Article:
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The Profession: A Thriller by Steven…
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The Profession: A Thriller (2011)

by Steven Pressfield

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Showing 1-5 of 36 (next | show all)
Didn't like this one at all. More time was spent describing weapons than the people who used them; in other words, very little character development.

On the up side, it did provide food for thought on tribalism and messianic leadership. But still, a disappointing read. If not for a book club, I would not have finished it. ( )
  LynnB | Oct 29, 2015 |
After reading several of Steven Pressfield's impressive historical novels, namely Gates of Fire, Killing Rommel, and (to a lesser extent) The Afghan Campaign, I was really looking forward to seeing how he'd handle a story set not in the past but rather the near future. I have to say, I was pretty disappointed. The basic premise was interesting enough, but Pressfield didn't manage to make it sustain a compelling story, mainly because its characters were the least engaging that Pressfield has ever written. The less palatable elements felt more gratuitous, and the ultimate effect was much less meaningful. The Profession shares a fatalism with The Afghan Campaign that makes them both less satisfying than Gates of Fire or Killing Rommel. I'd recommend reading those instead.

http://www.amazon.com/review/R1R2T2G1TVA0AO ( )
  AshRyan | Dec 22, 2014 |
2032 and mercenary armies maintain corportate control of Middle Easter noilfields. The biggest mercenary of them all, disgraced USMC General James Salter, seizes the historical moment to make himself King of America, despite the help and at the very end the enmity of Colonel Gent something-or-other, the protagonist who really should have been an NCO.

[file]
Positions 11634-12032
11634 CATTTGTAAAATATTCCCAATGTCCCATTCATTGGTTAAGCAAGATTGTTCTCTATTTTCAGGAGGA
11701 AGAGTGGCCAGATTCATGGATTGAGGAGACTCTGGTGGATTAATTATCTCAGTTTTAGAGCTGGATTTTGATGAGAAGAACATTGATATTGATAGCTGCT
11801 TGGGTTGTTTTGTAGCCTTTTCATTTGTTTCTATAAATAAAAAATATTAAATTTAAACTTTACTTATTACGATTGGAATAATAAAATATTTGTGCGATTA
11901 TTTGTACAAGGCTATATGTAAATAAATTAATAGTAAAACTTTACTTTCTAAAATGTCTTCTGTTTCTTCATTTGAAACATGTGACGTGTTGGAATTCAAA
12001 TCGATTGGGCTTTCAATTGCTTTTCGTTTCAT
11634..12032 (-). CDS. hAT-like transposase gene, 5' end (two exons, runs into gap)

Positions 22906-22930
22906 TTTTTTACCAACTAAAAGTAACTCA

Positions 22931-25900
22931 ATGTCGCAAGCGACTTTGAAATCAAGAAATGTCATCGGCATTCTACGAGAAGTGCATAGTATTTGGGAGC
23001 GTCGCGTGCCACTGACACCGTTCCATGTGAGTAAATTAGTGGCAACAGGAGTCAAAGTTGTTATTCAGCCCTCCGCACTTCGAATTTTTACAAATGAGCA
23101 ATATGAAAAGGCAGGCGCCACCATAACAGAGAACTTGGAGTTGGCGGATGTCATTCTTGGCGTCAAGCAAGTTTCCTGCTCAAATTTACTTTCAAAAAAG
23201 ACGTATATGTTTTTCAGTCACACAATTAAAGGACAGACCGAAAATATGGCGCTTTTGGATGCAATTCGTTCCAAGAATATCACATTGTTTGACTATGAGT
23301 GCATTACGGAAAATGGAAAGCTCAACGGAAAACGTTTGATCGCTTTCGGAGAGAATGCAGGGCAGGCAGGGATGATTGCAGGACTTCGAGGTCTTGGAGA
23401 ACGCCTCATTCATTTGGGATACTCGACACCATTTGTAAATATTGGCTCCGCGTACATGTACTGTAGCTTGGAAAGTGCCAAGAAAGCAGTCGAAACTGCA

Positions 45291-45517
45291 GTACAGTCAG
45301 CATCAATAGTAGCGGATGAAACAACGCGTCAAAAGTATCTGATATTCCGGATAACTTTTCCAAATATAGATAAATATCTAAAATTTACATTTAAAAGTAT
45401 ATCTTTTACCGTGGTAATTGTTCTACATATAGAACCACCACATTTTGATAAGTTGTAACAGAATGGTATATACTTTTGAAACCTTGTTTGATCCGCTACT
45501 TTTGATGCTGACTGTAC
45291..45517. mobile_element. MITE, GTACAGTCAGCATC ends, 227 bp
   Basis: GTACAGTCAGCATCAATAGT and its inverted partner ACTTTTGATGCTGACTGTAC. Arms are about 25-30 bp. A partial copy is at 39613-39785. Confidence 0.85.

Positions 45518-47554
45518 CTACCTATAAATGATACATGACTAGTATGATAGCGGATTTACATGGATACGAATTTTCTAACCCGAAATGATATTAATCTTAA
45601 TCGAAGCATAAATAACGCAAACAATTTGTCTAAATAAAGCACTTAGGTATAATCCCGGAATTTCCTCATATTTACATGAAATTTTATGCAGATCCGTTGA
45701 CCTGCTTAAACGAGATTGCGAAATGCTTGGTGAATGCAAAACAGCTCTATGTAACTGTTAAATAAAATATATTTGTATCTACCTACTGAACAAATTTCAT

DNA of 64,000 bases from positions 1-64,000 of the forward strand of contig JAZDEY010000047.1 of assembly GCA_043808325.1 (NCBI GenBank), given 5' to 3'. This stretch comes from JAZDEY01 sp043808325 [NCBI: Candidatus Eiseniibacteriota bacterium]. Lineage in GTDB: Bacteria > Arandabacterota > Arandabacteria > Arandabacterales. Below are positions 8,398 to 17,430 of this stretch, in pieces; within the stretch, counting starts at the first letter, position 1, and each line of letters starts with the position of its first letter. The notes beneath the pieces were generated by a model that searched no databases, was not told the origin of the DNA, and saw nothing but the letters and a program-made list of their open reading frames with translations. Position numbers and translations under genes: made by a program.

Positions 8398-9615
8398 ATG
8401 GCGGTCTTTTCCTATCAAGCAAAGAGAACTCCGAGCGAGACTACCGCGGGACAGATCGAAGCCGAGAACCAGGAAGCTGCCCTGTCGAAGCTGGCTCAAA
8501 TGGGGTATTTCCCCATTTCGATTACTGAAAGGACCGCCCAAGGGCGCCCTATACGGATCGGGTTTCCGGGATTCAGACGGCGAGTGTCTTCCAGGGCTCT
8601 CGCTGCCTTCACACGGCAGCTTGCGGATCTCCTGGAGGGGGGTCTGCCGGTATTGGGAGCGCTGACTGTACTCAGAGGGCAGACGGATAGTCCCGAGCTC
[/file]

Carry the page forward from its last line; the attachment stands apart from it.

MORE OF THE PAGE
A cut above the normal military thriller, the literary aspirations don't always make for fun reading. Characterization and sense of place is good throughout. ( )
  steve.clason | Nov 10, 2013 |
This review was written for LibraryThing Early Reviewers.
I liked this book and could not put it down. Imagine a few years from now when mercenary soldiers are unified behind one charismatic leader who positions himself as the savior or the world, or more particularly, the Untied States. "In the end the American Dream boils down to what? "I'm getting mine and the hell with you."" Perhaps not a completely realistic story, but certainly possible. Pressfield has written other good books, such as The Legend of Bagger Vance and I include The Profession as one of his good ones. ( )
  cmparkhurst | May 20, 2013 |
I enjoyed this book. It was a nail-biter from start to finish. I love thrillers and this is a great one. Another great thriller I recently read is called, "The Sacred Impostor" by author J. R. Lankford. This a fiction thriller that is not Christian, but focuses more on religion when an infant is born with a divine nature like that of Jesus. From the penthouses and ethnic hubbub of New York, to the grand casas and poverty of Mexico City, from the Vatican to the altars of the Virgin of Guadalupe, a thrilling battle ensues over the second infant whose genes may be divine. Culture, history and issues blend in this passionate, sizzling plot as THE SACRED IMPOSTOR* explores human smuggling and the reasons for it, the ancient healing art of curanderismo, Mexican politics, the Virgin of Guadalupe tradition, and unfolds the mystical story of how the world reacts to rumors of a second Jesus clone. http://www.jrlankford.com/ ( )
  Robyn26 | Nov 11, 2012 |
Showing 1-5 of 36 (next | show all)
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In a near-future world in which governments and corporations are forced to hire cutting-edge mercenary armies to protect their wealth, the globe's largest private military launches a campaign to take over the United States.

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